If the space has lines on the floor, I already have one of the most important crowd control tools in place. If it doesn’t, I carry masking tape with me to mark at least one line on the floor where I want the group to arrange themselves periodically during the lesson. The line serves as a landmark and a ‘calibration tool’ especially if the activity looks like it might start getting out of control. Lining up on a straight line next to each other seems to work in the military, so why not with kids’ groups as well.

Another important tool is the use of your voice.  You might notice how the normal use of your voice might suffer from lack of authority from time to time and it might be a good idea to try lowering your voice instead of shouting louder. If this doesn’t calm the crowds, you can also let out the “hole in the tire” sound with the extended ‘sssshhhhhhhhhhhhh’. Most of the groups respond to this fairly well.  Generally speaking, you need to have tools that bring the activity to stop quickly, whether it is the whistle or your voice or a boxing bell. This is important for example if someone happens to get hurt or there is another reason to gain the full attention of the group.

4. Safety in numbers (of coaches)

I like to use assistant coaches, such as parents, to help me with certain activities. I also don’t mind the extra eyes on the group at all times if something goes by without me noticing. Sometimes too many additional people standing on the sidelines might be a distraction, but I still prefer that to being by myself with a group of kids. The people helping out could just be older kids who want to help out and that works too, just as long as safety increases in all perspectives. It is also good to take a note that a lot of schools and town recreational programs have tightened their rules about who can be involved in the programs and mandatory background checks are becoming more of a rule than an exception. This hopefully adds to the safety of the kids as well.

5. Prepare for the worst – safety is in the preparation

Most of us do not want to run the worst case scenarios in our heads. It can be stressful to think what COULD happen if something really went wrong. The best way to deal with this is to get those fears or scenarios out of your head and on the risk analysis form. It is better to deal with them analytically and systemically than emotionally. Write down what could go wrong and how you are prepared to respond to that. This also helps you bring the necessary safety and first aid tools with you. Here is the list of things that should be considered in the case of small incidents and bigger emergencies:

  1. Always have a phone with you in order to call a parent or the emergency number.
  2. Bring basic first aid kit and cold packs.
  3. Know the emergency exits in the facility.
  4. Carry all the information about the group with you (waivers, medical releases).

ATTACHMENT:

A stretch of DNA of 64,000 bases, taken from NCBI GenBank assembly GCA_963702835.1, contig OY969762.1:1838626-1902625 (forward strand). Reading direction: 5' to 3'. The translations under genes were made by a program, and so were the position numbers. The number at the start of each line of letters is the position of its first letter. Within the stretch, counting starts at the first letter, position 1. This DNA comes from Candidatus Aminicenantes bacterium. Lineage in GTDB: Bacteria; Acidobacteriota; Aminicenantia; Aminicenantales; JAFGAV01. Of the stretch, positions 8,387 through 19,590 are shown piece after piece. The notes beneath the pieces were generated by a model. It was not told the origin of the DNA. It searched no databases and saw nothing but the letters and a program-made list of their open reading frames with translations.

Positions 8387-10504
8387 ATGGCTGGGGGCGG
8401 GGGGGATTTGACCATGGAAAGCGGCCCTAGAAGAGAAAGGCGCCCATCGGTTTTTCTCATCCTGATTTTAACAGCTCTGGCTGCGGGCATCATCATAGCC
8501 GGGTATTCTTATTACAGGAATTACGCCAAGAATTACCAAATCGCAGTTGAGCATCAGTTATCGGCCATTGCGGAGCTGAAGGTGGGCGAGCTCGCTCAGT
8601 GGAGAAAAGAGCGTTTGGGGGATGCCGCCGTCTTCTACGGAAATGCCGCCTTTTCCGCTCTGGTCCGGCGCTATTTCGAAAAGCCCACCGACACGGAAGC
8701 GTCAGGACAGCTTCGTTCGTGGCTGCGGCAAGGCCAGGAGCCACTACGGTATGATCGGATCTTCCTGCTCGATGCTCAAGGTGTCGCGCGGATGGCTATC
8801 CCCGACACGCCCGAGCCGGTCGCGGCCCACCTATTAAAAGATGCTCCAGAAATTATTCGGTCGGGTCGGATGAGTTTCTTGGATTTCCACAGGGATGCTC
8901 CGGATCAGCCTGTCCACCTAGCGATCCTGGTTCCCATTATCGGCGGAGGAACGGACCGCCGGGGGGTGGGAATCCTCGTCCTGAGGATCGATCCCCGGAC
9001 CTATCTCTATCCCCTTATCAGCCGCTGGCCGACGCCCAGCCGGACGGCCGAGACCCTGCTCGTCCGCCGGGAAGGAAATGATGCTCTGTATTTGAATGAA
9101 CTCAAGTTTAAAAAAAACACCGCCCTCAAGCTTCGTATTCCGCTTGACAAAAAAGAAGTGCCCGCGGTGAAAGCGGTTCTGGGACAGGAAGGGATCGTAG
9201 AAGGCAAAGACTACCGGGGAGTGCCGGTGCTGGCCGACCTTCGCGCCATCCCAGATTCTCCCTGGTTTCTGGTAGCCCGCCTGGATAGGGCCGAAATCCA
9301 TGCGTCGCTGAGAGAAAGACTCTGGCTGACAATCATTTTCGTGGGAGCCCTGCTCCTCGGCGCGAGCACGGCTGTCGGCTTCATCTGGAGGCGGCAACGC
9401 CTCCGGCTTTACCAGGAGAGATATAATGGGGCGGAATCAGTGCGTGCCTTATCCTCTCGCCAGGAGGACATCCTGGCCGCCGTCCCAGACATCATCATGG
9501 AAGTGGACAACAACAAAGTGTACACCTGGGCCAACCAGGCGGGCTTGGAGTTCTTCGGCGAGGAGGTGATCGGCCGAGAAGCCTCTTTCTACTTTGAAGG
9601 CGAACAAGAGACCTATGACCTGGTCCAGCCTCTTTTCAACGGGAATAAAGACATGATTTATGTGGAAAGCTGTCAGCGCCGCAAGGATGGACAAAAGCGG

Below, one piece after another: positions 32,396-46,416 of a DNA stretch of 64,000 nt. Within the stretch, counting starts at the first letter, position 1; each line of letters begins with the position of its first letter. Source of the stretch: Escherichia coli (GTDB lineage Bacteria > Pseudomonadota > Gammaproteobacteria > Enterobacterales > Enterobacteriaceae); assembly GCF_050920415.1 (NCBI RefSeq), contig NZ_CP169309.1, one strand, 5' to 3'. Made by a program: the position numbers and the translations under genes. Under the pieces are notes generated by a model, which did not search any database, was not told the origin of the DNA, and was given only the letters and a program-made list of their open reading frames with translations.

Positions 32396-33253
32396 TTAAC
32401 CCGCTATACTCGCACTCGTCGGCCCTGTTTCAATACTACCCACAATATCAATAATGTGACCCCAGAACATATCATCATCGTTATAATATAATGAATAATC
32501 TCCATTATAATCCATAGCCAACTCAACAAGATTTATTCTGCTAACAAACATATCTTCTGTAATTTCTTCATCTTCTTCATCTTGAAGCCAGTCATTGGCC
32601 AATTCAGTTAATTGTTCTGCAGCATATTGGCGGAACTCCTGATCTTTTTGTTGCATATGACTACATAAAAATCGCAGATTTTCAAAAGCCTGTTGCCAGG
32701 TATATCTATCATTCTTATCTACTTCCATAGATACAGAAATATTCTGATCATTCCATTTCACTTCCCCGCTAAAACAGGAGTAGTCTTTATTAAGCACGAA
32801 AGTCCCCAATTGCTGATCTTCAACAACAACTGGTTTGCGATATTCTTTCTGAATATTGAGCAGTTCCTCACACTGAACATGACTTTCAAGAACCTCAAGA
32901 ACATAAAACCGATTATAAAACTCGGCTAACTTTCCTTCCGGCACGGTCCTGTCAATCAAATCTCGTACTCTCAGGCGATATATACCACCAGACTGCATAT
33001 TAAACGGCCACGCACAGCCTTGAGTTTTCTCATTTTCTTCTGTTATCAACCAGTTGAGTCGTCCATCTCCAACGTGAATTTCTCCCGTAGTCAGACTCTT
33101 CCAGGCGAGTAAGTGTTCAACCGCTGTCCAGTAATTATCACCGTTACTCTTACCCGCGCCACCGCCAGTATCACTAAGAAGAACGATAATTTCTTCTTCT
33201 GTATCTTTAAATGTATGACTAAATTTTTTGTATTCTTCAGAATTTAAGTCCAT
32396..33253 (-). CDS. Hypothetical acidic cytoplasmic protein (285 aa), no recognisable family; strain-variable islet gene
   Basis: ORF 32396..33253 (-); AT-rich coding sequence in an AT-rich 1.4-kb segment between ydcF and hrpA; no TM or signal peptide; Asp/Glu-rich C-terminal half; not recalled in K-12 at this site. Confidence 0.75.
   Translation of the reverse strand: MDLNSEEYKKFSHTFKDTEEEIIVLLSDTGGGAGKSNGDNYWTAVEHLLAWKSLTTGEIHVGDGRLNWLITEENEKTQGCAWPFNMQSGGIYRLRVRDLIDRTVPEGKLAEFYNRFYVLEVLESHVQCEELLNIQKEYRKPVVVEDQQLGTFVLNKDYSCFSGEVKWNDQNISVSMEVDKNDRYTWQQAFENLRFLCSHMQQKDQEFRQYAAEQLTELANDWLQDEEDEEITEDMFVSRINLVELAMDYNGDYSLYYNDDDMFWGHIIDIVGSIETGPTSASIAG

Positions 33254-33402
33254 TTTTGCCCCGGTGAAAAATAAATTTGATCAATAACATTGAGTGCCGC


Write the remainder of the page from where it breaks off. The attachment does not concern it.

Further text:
5. Avoid being by yourself with the group.

The safety measures are at their best when they are preventively built inside the program through proper programming and preparation. There are a lot of ways to increase physical, mental and social safety in the class and none of them need to take anything away from the fun and active dynamics that the youth conditioning programs should be all about.

Tommi The Trainer

Teaching and Training Athleticism for the Youth


The School of Youth Fitness is about learning how to move and exercise in a safe, effective and fun way. First we teach and coach the specific movement skills and then it is time to train and practice them. Teaching methods and training tools support each other in creating an optimal learning environment. We want to bring back the culture of teaching and learning the skills of movement.

At the same time, we emphasize the absolute importance of the free, spontaneous playtime that is fed by the imagination and not confined by adult supervision. We call this "backyard conditioning".

Both of these environments are needed for optimal results: 1. Supervised teaching and learning but also 2. Free "backyard playtime".      


The secret to consistently improving in a sport is “athleticism”. A solid foundation of athletic abilities and motor skills allows the sport specific skills to develop in a most balanced and healthy way. We aim to build athletes with a wide and deep foundation, so that they can enjoy their physical activity and advance in their sport as far as they choose to.


Appropriate youth conditioning should target and improve a) current fitness level and
b) health for the future. The most important job a youth conditioning specialist is to
help the young athlete in building a positive relationship with fitness & exercise and
a healthy lifestyle. We want to condition and train the youth for the challenges of today,
but to also look beyond and set them up for success for tomorrow as well.       


Kids are not small adults. Their developmental stage determines the proper approach in choosing exercises and conditioning programs. The growing body is like a “sponge”, ready to absorb specific skills and physical attributes. By taking advantage of these windows of opportunity, we can develop an effective age-sensitive fitness program. Elements of movement such as flexibility, balance, coordination, agility, speed and strength can and should be trained in regards to the developmental stage of the youth.

Tommi The Trainer

Athletes first, players second! Movement skill development.

What are most sports made of?

Running, hopping, squatting, turning, avoiding, jumping, landing, lunging...
Balance, coordination, speed, agility, power, strength, mobility...

Most of the sports develop these fundamentals. Some sports enhance one attribute more than the other. That is why engaging in different sports and activities can improve the overall athleticism more than just by training one sport.  


Athleticism is an outcome of several factors. Some of them we are not able to influence (genetics etc.) but most of them we can improve. Every athlete can become faster, stronger or more flexible.

The goal of Movement Skill Training is to ensure the integrity of the movement foundation.

Movement Skill Training:  

1. Aims to find and fill the missing links in athletic development.   
2. Improves all the fundamental movement patterns and skills
3. Covers the development of all motor components such as balance, speed or strength.

Other important objectives of Movement Skill Development for Youth are:

- To support healthy growth and development and to ensure a healthy future
- To introduce supplemental movement to the most physically passive generation yet  
- To compliment the psychological, emotional and social development of the youth